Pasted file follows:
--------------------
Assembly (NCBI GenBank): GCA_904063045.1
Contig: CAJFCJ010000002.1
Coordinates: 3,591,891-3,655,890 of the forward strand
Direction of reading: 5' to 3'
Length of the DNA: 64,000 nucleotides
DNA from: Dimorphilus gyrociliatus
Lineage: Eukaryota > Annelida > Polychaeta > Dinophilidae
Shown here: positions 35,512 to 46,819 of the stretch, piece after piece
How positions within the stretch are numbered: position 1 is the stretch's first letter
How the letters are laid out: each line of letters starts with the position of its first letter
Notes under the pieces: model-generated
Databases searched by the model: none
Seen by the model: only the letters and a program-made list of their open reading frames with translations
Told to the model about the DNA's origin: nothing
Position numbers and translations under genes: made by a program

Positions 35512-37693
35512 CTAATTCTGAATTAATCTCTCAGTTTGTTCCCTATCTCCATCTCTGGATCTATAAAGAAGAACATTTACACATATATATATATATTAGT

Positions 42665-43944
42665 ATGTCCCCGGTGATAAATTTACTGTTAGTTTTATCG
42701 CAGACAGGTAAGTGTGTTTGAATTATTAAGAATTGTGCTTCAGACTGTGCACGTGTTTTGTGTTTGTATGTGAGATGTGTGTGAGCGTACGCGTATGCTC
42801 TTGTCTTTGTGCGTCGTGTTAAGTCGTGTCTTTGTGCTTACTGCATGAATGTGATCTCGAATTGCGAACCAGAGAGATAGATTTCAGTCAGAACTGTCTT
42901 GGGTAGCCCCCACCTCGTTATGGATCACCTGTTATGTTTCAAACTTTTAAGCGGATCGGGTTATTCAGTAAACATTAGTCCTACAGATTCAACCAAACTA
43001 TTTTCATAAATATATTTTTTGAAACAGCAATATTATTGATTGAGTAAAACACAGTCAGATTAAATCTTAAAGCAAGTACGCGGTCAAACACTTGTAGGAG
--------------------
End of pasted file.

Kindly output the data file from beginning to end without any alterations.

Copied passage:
Assembly (NCBI GenBank): GCA_904063045.1
Contig: CAJFCJ010000002.1
Coordinates: 3,591,891-3,655,890 of the forward strand
Direction of reading: 5' to 3'
Length of the DNA: 64,000 nucleotides
DNA from: Dimorphilus gyrociliatus
Lineage: Eukaryota > Annelida > Polychaeta > Dinophilidae
Shown here: positions 35,512 to 46,819 of the stretch, piece after piece
How positions within the stretch are numbered: position 1 is the stretch's first letter
How the letters are laid out: each line of letters starts with the position of its first letter
Notes under the pieces: model-generated
Databases searched by the model: none
Seen by the model: only the letters and a program-made list of their open reading frames with translations
Told to the model about the DNA's origin: nothing
Position numbers and translations under genes: made by a program

Positions 35512-37693
35512 CTAATTCTGAATTAATCTCTCAGTTTGTTCCCTATCTCCATCTCTGGATCTATAAAGAAGAACATTTACACATATATATATATATTAGT

Positions 42665-43944
42665 ATGTCCCCGGTGATAAATTTACTGTTAGTTTTATCG
42701 CAGACAGGTAAGTGTGTTTGAATTATTAAGAATTGTGCTTCAGACTGTGCACGTGTTTTGTGTTTGTATGTGAGATGTGTGTGAGCGTACGCGTATGCTC
42801 TTGTCTTTGTGCGTCGTGTTAAGTCGTGTCTTTGTGCTTACTGCATGAATGTGATCTCGAATTGCGAACCAGAGAGATAGATTTCAGTCAGAACTGTCTT
42901 GGGTAGCCCCCACCTCGTTATGGATCACCTGTTATGTTTCAAACTTTTAAGCGGATCGGGTTATTCAGTAAACATTAGTCCTACAGATTCAACCAAACTA
43001 TTTTCATAAATATATTTTTTGAAACAGCAATATTATTGATTGAGTAAAACACAGTCAGATTAAATCTTAAAGCAAGTACGCGGTCAAACACTTGTAGGAG